Jayne Raper is a principle investigator in the Department of Biological Sciences in Hunter College at the City University of New York. She is currently managing a program project (NSF/Gates) to generate transgenic cows that will be resistant to all forms of African trypanosomes, a eukaryotic single celled parasite. This will allow the small holder farmer to raise cattle in the tsetse fly belt in Sub-Saharan Africa, and potentially eliminate a reservoir of human-infective parasites. Variants of the transgene, apolipoprotien L, are prevalent in African-Americans that are linked to chronic kidney disease. Her research team have shown that pore formation by apolipoprotein L1 in plasma membranes is key to the mechanism of killing the African parasites as well as driving kidney disease. She joined the CUNY faculty in 2011. Prior to joining CUNY she was an Associate Professor in the Department of Microbiology at New York University School of Medicine where she focused on the host-parasite interaction of African trypanosomes and primates. She also taught medical and graduate student courses and served on many NYU committees throughout her sixteen years at NYU. Dr. Raper conducted her postdoctoral research at the ICP, Brussels, Belgium and at Johns Hopkins School of Medicine on African trypanosomes. Dr Raper earned her PhD in Biochemistry from the University of Cambridge and her BSc degree in Biochemistry and Genetics from the University of Newcastle Upon Tyne, England.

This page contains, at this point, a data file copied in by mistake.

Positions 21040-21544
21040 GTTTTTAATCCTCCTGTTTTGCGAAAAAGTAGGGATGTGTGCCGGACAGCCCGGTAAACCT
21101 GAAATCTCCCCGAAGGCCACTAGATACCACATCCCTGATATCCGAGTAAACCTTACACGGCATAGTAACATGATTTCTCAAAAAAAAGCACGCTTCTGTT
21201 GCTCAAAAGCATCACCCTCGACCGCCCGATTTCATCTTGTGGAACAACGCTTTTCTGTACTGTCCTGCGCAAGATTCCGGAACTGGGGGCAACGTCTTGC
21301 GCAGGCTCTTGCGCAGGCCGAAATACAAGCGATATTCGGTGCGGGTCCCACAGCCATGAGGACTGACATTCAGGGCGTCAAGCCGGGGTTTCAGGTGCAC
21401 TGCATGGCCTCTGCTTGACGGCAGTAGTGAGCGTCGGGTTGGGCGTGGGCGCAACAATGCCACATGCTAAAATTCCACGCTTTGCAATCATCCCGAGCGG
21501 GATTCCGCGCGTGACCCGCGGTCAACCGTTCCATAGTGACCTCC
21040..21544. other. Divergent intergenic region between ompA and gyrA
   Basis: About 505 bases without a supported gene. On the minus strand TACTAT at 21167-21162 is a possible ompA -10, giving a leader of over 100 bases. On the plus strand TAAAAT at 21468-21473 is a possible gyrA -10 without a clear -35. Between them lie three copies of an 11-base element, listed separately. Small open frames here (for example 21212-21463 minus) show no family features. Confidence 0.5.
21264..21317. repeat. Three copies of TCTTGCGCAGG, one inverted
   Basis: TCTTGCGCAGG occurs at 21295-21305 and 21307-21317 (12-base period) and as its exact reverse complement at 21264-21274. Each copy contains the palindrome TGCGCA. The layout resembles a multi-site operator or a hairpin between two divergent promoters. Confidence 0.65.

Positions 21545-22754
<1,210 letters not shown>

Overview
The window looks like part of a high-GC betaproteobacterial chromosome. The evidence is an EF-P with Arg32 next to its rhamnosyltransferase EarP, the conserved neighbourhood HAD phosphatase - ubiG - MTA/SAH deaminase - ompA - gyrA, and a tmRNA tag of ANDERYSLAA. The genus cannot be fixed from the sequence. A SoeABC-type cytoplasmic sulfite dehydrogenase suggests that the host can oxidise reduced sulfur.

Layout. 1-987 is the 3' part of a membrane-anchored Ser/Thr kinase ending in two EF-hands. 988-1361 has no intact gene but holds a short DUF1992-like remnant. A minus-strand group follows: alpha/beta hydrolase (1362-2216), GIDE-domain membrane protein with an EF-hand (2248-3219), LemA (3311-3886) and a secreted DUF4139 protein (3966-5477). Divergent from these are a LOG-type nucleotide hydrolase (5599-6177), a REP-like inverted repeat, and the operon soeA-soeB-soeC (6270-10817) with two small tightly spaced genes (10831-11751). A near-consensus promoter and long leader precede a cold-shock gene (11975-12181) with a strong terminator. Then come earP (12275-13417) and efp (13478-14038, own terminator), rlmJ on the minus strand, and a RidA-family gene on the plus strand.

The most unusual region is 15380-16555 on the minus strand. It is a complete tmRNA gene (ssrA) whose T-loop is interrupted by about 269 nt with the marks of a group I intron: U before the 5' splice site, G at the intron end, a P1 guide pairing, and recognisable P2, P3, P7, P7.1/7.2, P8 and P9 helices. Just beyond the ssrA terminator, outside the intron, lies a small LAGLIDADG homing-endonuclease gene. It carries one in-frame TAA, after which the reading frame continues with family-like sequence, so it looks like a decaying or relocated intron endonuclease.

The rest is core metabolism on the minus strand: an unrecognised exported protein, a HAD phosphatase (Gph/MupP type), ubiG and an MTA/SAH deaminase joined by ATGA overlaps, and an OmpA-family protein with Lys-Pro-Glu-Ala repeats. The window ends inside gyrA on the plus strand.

Kai Zhang received his PhD at the Catholic University of America in 2000 as a member of Dr. Pradip Rathod’s group focusing on the mechanism of antimalarial drug action and drug resistance. From 2000-2006, he was a postdoctoral fellow in Dr. Stephen Beverley’s group at Washington University School of Medicine, studying the synthesis and modification of surface glycolipids in Leishmania parasites. He subsequently joined the Texas Tech University in 2006 and his long-term goal is to decipher the molecular strategy utilized by Leishmania parasites to thrive in the harsh environments in sandflies and mammals. His lab utilizes a combination of molecular biology, cell biology, animal models and lipidomic approaches to uncover the significance of sphingolipids, phospholipids, and sterols in Leishmania survival and virulence. Recent studies indicate that the biosynthesis of parasite-specific sterols plays crucial roles in maintaining the stability and permeability of the plasma membrane and in controlling the production of reactive oxygen species in mitochondria. A better understanding of lipid metabolism will not only advance our knowledge on the basic biology of Leishmania parasites, but also facilitate the development of new drugs.